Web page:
5:45 pm – Leading the column, Dodge saw that the south slope fire had jumped to the north slope of Mann Gulch directly west of them and was advancing towards them steadily, driven by the up gulch wind. The blaze was igniting heavy fuels, including conifer reproduction and creating high intensity crown fires, with multiple spotting. Btu’s per foot per second were estimated to range from 400 to 1000. Wind driven flames were about 7 – 10 feet (2.1 - 3.0 meters) high and moving diagonally uphill towards the smokejumpers.[58]

The route to the river was clearly blocked. Dodge instantly ordered his men to reverse direction and move upslope and cross-contour, climbing obliquely to the northeast. (Figure 1, Pt 1) The fire front, about 150 – 200 yards (138 – 184 meters) distance was advancing at an estimated rate of 120 feet per minute (37 meters per minute) or 1.4 miles per hour [mi/h] (22 kilometers per hour) [km/h].[59][60][61]

The men proceeded up the cross-contour 18% grade through scattered stands of mature ponderosa pine. The grassy groundcover stood about 2.5 feet (0.75 meters) high (thigh to waist deep). The men were walking at a rate of 2 mph (3.2 km/h) and still carrying their firefighting equipment.[62]

At the time the column of firefighters begin their retreat, they had about a four or five minute head start on the fire.[63][64]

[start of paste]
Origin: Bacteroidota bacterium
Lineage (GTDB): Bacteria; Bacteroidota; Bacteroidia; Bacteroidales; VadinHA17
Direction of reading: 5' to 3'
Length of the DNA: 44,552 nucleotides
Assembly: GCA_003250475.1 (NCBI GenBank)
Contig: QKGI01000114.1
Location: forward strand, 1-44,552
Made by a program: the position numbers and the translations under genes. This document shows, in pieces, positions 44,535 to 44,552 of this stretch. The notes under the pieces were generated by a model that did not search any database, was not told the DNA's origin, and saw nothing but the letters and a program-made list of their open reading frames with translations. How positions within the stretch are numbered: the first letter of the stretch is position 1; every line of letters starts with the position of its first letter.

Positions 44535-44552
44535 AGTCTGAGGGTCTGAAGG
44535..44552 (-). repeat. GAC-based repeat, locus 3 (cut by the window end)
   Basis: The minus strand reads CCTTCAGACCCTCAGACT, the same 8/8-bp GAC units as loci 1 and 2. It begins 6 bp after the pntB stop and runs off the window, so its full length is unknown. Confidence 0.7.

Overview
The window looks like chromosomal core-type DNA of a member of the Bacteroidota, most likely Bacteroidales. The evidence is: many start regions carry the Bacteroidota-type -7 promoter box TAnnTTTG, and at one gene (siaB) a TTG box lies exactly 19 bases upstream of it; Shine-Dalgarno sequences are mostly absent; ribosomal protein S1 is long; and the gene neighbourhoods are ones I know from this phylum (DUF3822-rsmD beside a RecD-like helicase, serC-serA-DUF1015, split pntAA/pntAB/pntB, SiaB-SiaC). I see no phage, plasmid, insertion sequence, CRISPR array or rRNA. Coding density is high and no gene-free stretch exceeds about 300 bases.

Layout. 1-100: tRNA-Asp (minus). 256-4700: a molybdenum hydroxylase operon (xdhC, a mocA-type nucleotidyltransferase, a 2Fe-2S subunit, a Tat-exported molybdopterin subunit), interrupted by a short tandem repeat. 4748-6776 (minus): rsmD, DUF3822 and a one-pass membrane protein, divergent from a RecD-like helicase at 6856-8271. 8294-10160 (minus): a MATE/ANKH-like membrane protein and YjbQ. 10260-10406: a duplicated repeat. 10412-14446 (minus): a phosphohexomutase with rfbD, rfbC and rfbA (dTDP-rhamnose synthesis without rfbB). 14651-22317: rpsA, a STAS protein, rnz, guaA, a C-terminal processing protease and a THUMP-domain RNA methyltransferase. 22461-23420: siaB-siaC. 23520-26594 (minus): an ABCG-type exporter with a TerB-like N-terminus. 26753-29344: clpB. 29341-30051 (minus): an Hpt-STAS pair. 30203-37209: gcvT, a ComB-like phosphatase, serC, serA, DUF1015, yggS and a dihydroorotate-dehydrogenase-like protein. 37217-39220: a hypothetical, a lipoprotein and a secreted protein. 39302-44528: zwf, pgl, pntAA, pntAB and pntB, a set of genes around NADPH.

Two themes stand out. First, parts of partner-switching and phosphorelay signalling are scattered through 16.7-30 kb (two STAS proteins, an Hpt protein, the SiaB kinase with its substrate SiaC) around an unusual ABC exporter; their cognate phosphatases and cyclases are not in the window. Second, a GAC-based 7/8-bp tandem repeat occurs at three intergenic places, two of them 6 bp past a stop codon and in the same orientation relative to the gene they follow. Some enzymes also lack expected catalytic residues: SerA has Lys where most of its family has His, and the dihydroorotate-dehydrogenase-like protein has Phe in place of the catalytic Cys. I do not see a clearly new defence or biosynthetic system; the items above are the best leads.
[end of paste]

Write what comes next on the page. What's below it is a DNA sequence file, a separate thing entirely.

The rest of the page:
"Ranger Jansson soon noted that the fire was ‘whirling’ and spreading firebrands (i.e. burning debris) to the north of the bottom of Mann Gulch. The fire whirls…suggest that fire had become a ‘blowup’. A ‘blowup’ occurs when a fire rapidly transitions from a ground fire to a crown fire and creates its own convection vortex. Fuel, terrain and wind – the classic fire triangle – are the causes of these brief, but very explosive events.

– Physical Geographer Karl Lillquist, Central Washington University [42][65]

The behavior of the fire was about to change under the influence of the turbulent winds, steep slope and the lighter and more volatile ground cover. When the wind, estimated at 30 mi/h (48 km/h), pushed the fire into the grass understory, its speed accelerated to an estimated 280 feet per minute (86 meters per minute) or 3.2 mi/h (5.1 km/h). Heat intensity also increased, rising to 2500 – 4000 Btu. The leading edge of the flames were reaching 16–20 feet (4.9 to 6.1 meters) in height. While the fire accelerated under the influence of the increasing slope, the smokejumpers progress slowed.[66][67]

5:53 pm – Dodge ordered the crew to drop tools and packs (some men had already jettisoned their equipment, others continued to cling to them). (Figure 1, Pt 2) Artifacts discovered later at the tool drop site were found within a 50-foot radius (15 meter), indicating that the column was still cohesive at this point. Testimony from survivors suggests that beyond the drop site some of the men began to break away in a race for the ridge.[68]